Global insecurity and the resource battle were the main topics as a strong international field of speakers took the stage at Global Outlook Norway 2015 in Arendal. The conference aims to provide the necessary knowledge for businesses to play a leading role in shaping the global, regional and industrial agendas.
Here are some outtakes from the 1-day conference held August 17th.
Matt Rogers, Senior Partner, McKinsey & Company, San Francisco: “We are in the middle of a new industrial revolution. It happens 3000 times faster than the first. With 2.5 billion people entering the middle class, companies need to improve resource productivity 3-5 per cent annually to keep up. Combining information technology with industrial technology can drive 10x productivity improvements on both supply and demand side.”
Oliver Stelling, Chief Strategy Officer, ASDA’A Burson-Marsteller United Arab Emirates: “Top five findings in an annual survey among Arab youth aged 18 to 24, based on 3500 face-to-face interviews are:
- Arab youths are uncertain whether democracy could ever work in the Middle East.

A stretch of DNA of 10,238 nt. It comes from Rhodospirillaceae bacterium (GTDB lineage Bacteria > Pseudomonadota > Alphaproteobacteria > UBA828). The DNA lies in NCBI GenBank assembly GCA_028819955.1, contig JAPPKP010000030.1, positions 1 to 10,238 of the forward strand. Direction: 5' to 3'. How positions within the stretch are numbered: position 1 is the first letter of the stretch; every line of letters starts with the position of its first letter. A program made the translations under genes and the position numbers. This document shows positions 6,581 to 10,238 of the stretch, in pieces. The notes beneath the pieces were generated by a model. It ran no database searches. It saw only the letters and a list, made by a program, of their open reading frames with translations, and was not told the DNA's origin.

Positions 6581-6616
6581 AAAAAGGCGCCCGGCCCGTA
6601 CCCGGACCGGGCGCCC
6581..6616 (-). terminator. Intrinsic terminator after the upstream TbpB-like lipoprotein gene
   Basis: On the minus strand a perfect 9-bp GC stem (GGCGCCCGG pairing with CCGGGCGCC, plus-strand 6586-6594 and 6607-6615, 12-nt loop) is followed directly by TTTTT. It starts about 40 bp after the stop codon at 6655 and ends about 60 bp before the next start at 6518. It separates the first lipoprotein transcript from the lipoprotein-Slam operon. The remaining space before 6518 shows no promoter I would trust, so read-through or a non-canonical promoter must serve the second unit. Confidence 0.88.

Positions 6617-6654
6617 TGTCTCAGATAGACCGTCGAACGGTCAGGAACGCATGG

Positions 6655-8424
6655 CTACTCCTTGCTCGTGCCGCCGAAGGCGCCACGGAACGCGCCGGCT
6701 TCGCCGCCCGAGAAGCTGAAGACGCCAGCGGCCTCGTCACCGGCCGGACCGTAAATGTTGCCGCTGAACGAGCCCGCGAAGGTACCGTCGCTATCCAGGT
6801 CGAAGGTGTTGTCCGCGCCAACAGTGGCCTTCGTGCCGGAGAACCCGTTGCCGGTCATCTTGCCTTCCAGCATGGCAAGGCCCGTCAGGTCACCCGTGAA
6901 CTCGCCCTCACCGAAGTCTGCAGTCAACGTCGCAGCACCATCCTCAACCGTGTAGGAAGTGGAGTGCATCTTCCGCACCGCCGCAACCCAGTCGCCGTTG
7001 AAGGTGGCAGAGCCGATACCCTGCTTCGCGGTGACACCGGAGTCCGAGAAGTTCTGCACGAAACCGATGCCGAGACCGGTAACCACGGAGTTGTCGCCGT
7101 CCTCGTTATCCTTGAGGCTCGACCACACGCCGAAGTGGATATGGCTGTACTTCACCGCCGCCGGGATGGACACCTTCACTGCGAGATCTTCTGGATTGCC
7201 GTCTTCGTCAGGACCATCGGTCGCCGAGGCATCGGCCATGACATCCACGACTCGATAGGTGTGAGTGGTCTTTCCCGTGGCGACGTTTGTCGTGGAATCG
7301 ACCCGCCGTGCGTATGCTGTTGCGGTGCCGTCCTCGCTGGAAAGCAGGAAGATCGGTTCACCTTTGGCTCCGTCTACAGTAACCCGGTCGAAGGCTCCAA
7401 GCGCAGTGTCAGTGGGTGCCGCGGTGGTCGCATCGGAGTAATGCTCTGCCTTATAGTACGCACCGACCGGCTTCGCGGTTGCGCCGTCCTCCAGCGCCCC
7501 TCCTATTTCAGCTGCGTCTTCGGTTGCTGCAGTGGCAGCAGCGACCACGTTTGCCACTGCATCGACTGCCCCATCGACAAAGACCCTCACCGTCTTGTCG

- Three biggest obstacles facing Arab youth: The rise of ISIS, threat of terrorism, unemployment.
- Many are concerned for low oil prices.
- A brand’s country of origin matters to many young Arabs. 4 in 5 do not rule out the possibility of boycotting a brand for political reasons.
- Television is still king; the biggest source of news.”
Madan Kumar Singh, Telecommunications Industry Analytics Lead, Accenture Stockholm: Advice on big data:
- Explore your entire data system.
- Start small then grow.
- Be nimble.
- Focus on building capabilities.
Kjell Roland, Managing Director, Norfund: Africa looks very different from what we experienced two decades ago. An increasing number of countries are growing their economy with more than five per cent every year. Poverty rates are falling and child mortality is halved. Africa is more peaceful and stable; presidents are elected and leave when their term is over. The West is less attractive as Africa tries to copy China.
David Jarvis, Head of Strategic & Emerging Technologies at ESA: There is an embarrassingly huge amount of waste in production of metal products. 3D-printing dramatically reduces waste. We should try to make 3D-printing an automated mainstream process for a broad range of high-tech industries. The industrial impact of 3D-printing in the near future will be large.
Global Outlook Norway is an initiative taken by business clusters GCE NODE, NCE Eyde and Maritime Forum Sør.